Before play began, one prediction could confidently be made: if Anand lost, voices would be raised against the absurdity of rules that allowed Karpov a bye into the final, while all his potential opponents were exhausting themselves in eliminating matches; but, if Anand won, the pro-Karpov lobby would have suggested (unconvincingly) that their man had been at a disadvantage through not having had the opportunity to play himself into form in the early rounds.
When the match was over, Kasparov was ready with his comment: he described it as a match between a tired player and a weak one. The games, however, suggest that it was a match between two men both of whom let their nerves get the better of them. In the end, Karpov held his together better, but it was a very close thing. Here are the action lowlights in slow motion.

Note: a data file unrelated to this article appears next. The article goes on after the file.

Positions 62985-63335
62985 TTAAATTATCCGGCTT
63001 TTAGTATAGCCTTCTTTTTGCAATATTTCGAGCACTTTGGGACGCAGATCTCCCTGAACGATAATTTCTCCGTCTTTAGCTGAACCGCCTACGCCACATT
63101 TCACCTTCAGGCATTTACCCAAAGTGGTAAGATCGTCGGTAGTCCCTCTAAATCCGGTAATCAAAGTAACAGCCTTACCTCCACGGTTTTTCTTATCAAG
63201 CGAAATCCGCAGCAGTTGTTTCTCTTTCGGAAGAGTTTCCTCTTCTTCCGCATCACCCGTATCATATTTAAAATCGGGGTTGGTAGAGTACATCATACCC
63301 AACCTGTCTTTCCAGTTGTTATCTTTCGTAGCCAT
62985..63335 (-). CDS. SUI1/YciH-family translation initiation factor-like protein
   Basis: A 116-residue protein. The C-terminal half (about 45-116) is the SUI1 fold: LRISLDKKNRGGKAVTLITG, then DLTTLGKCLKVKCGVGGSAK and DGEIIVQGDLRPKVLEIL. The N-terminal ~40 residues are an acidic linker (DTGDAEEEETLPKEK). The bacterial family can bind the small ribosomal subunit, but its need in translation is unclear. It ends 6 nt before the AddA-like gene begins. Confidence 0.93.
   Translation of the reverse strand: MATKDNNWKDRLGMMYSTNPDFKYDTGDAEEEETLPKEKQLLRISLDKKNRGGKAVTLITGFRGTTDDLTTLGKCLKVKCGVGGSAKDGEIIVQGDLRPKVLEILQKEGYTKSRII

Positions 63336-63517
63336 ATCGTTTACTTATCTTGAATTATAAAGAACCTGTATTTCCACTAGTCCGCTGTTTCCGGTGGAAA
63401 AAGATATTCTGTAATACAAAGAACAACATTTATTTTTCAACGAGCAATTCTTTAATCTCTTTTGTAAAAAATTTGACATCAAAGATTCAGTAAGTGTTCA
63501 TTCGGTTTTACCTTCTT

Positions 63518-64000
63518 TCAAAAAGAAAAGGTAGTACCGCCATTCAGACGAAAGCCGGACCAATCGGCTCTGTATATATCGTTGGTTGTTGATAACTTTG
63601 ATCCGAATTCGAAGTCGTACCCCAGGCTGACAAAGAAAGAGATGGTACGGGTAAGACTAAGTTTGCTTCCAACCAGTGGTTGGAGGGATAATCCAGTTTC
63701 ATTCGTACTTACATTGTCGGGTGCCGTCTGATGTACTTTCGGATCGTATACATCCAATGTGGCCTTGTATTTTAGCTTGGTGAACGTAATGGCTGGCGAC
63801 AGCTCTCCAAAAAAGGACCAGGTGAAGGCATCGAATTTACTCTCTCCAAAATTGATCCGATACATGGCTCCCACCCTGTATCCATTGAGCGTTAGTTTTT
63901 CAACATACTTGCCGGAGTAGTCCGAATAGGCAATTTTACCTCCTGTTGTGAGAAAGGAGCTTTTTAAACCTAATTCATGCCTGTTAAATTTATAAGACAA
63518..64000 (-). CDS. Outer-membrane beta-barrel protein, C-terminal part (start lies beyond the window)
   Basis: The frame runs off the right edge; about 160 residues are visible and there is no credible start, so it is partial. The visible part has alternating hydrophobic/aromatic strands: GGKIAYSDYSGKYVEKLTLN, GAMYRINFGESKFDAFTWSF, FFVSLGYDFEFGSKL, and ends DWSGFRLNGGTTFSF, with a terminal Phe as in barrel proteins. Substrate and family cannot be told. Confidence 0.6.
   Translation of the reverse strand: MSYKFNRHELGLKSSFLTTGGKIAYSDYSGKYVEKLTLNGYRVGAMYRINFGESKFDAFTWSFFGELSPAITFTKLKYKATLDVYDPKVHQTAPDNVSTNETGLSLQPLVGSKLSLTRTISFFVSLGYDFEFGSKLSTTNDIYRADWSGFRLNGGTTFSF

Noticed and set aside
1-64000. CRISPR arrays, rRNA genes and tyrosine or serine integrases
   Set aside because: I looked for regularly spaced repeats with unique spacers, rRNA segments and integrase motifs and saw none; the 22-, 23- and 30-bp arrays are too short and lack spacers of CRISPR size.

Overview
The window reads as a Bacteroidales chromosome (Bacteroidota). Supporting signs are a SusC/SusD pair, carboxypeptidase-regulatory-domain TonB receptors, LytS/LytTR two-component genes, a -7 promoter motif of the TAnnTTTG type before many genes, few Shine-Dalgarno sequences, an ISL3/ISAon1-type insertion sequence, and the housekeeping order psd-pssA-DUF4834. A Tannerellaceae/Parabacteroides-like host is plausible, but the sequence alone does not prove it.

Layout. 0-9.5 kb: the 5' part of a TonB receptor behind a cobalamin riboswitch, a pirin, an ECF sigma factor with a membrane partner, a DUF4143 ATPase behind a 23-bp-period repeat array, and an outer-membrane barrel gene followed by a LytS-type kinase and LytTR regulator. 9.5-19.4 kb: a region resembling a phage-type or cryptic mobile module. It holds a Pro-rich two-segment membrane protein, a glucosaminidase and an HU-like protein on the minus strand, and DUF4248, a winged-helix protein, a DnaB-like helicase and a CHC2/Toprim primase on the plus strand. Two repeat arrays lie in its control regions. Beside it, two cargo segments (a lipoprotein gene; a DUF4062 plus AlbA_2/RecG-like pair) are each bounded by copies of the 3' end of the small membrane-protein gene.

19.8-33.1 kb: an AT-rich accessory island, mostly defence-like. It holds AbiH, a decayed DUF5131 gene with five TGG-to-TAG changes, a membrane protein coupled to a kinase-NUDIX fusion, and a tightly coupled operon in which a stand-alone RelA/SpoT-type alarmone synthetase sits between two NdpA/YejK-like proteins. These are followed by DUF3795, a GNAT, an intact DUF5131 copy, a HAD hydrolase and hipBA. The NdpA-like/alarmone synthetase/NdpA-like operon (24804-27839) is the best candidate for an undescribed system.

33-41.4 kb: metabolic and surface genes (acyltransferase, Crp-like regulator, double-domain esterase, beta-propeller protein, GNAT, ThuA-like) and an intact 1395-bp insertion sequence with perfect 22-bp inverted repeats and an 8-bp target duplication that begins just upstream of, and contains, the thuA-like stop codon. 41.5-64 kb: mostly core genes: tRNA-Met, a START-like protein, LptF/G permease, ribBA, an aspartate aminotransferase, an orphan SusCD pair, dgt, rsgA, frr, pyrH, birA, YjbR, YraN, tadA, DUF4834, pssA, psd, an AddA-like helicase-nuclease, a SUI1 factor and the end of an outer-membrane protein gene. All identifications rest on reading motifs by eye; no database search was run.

The first diagram comes from game two after White's 34th move:
Karpov (Black) thought about 1...Ne2+ 2.Kf1 Qe6 (to stop Qf7+) but rejected it because of 3.Kxe2 Bb8+ 4.Re3 with a winning position for White. He played 1...h6 and went on to lose. Instead, he could have won with 1...Ne2+ 2.Kf1 Qe8! when 3.Kxe2 Bb8+ 4.Re3 no longer works because of 4...Qb5+!
The second diagram is from game six. Anand, White, has just played Ng6. Karpov replied 1...Qd8?? losing a piece after 2.Nxh8 Bxf3 3.Nf7. Instead 1...Rxg6! 2.Rf8+ (or 2.Bxg6 Bxf3) 2...Rxf8 3.Qxf8+ Nc8! is fine for Black (4.Bxg6 Qg5!).
Finally, the seventh game - first of the speed play-offs. No moves this time, just ask yourself how Anand, a pawn up with Black, his move, and having 15 minutes left to Karpov's two, could actually lose this position.